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Chinatown's Missing Archway


New York City has three Chinatowns, but not one has a traditional red Chinese archway. That’s about to change. As the city celebrates Lunar New Year, an almost $60 million dollar renovation will bring the first of these iconic arches to the city. Marine Saint joined the festivities.

[Sounds: drums and cheers]


Hundreds of people crowd around the edges of Sara D Roosevelt Park in Lower Manhattan. A red dragon moves through the audience and there’s firecrackers everywhere.

[Countdown to Happy New Year, firecrackers]

SAINT: It’s a chaotic and joyful start to the Lunar New Year celebrations. On a stage, Assemblymember Grace Lee is taking a victory lap for making Lunar New Year a statewide holiday. 


This is the symbol to tell all Asian Americans that we are New Yorkers. We are Americans and we belong here. 

SAINT: That question of belonging has long been on Wellington Chen’s mind. He’s the executive director of the city’s Chinatown partnership - and his office is just eight blocks away from the drums and cheers, it’s so quiet. 


Why should you visit, look how quiet this is? This is a runway after the planes have taken off.

SAINT: All joking aside, Chen quickly gets down to business. He’s showing me a poster of iconic red archways from Chinatowns around the world 

CHEN: Look, there's a huge one. Not here, Yokohama, Japan. Right. And So you can see all kinds of different shapes and forms. 

SAINT: But there are two archways missing: Brooklyn and Manhattan. The wait may soon be over - thanks to two-and-a-half million dollars earmarked as part of a larger budget to renovate a downtown Manhattan park.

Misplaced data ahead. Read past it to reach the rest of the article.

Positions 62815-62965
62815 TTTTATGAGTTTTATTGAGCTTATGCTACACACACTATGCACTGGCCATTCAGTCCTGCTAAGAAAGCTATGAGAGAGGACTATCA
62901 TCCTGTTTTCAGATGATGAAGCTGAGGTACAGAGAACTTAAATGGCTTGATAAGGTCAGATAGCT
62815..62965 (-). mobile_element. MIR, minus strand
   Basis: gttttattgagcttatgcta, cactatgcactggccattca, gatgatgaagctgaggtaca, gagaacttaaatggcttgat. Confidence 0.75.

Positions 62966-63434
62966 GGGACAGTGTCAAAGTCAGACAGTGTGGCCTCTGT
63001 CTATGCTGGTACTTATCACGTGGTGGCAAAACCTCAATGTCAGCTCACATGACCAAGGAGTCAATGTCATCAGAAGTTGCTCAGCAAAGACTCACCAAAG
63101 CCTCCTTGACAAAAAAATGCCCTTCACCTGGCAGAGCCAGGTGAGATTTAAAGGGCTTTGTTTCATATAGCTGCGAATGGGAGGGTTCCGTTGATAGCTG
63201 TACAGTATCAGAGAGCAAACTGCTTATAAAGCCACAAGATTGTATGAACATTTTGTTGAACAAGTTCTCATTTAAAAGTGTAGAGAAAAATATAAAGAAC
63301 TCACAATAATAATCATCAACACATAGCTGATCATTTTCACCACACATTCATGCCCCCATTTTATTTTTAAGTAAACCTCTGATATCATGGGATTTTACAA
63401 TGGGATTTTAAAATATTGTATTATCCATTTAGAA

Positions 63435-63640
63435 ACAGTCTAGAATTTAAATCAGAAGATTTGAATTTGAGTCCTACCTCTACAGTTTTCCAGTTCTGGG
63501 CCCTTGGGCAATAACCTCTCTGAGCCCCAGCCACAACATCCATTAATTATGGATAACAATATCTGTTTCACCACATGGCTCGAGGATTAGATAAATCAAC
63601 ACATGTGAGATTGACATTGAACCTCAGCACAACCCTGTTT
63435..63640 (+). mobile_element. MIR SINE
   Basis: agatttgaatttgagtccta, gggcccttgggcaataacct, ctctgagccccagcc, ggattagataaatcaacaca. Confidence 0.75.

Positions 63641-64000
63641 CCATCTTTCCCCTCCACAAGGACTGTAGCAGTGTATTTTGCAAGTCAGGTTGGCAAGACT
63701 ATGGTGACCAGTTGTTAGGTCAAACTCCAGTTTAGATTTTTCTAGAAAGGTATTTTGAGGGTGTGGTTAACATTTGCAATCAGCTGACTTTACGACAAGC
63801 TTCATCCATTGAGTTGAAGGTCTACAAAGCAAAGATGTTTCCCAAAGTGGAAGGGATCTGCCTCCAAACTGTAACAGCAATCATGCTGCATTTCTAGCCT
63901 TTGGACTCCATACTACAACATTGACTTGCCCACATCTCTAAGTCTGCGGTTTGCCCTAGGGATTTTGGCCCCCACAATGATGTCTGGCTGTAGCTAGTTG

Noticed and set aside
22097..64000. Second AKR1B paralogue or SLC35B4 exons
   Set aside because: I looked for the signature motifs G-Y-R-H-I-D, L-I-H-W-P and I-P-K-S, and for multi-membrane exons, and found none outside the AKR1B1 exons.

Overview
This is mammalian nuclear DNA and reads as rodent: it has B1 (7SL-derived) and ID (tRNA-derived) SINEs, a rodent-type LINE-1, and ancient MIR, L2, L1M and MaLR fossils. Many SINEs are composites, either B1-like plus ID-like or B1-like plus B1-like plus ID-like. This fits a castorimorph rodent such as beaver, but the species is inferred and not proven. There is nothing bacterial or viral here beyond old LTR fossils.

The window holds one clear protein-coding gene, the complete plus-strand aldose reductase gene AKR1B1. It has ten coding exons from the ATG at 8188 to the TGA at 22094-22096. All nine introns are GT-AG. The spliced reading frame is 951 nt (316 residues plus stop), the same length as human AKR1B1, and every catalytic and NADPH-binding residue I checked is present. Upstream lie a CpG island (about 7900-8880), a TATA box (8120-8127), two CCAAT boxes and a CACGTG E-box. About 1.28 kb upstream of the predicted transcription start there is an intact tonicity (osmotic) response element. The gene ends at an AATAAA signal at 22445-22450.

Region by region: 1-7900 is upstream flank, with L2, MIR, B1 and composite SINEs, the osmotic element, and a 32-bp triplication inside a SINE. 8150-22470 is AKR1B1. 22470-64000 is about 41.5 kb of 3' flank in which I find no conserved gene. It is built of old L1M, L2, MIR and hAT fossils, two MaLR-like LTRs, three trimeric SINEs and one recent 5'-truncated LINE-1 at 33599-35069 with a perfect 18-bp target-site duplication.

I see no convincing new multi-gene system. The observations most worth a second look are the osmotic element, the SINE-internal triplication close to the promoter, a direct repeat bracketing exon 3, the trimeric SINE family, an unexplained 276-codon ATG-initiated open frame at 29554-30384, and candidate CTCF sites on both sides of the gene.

Chen says the renovation of Kimlau Square is urgently needed - and a great gift. 

CHEN: Being the Lunar New Year is to give thanks, and one of the traditions is to hand out envelopes with cash in it. Usually $2. But this is a $56 million red envelope so we couldn’t be more delighted.

SAINT: Kimlau Square is in the Lower East Side, at the intersection of East Broadway, Bowery and Park Row. It’s about a block south of the Manhattan Bridge and at the eastern edge of Chinatown. 

CHEN: One way to look at it is that it can be a collision point if seven streets come together, eight street comes together, boom.

SAINT: Kimlau Square is home to a memorial to Chinese soldiers who fought in World War Two. It’s in bad shape. 

CHEN: But it should be a conversation place. It should be a celebration place.

SAINT: Even with the new funds, construction of the archway won’t begin until 2027. Chen says it’s worth the wait if it means they can bring a historic symbol to the community.

CHEN: When you have arrived, usually what do you enter? A gate? You enter a door. So if this is a village, it's natural to have a doorway.

SAINT: A doorway that in a few year’s time could welcome future Lunar New Year celebrations. Marine Saint, Columbia Radio News.


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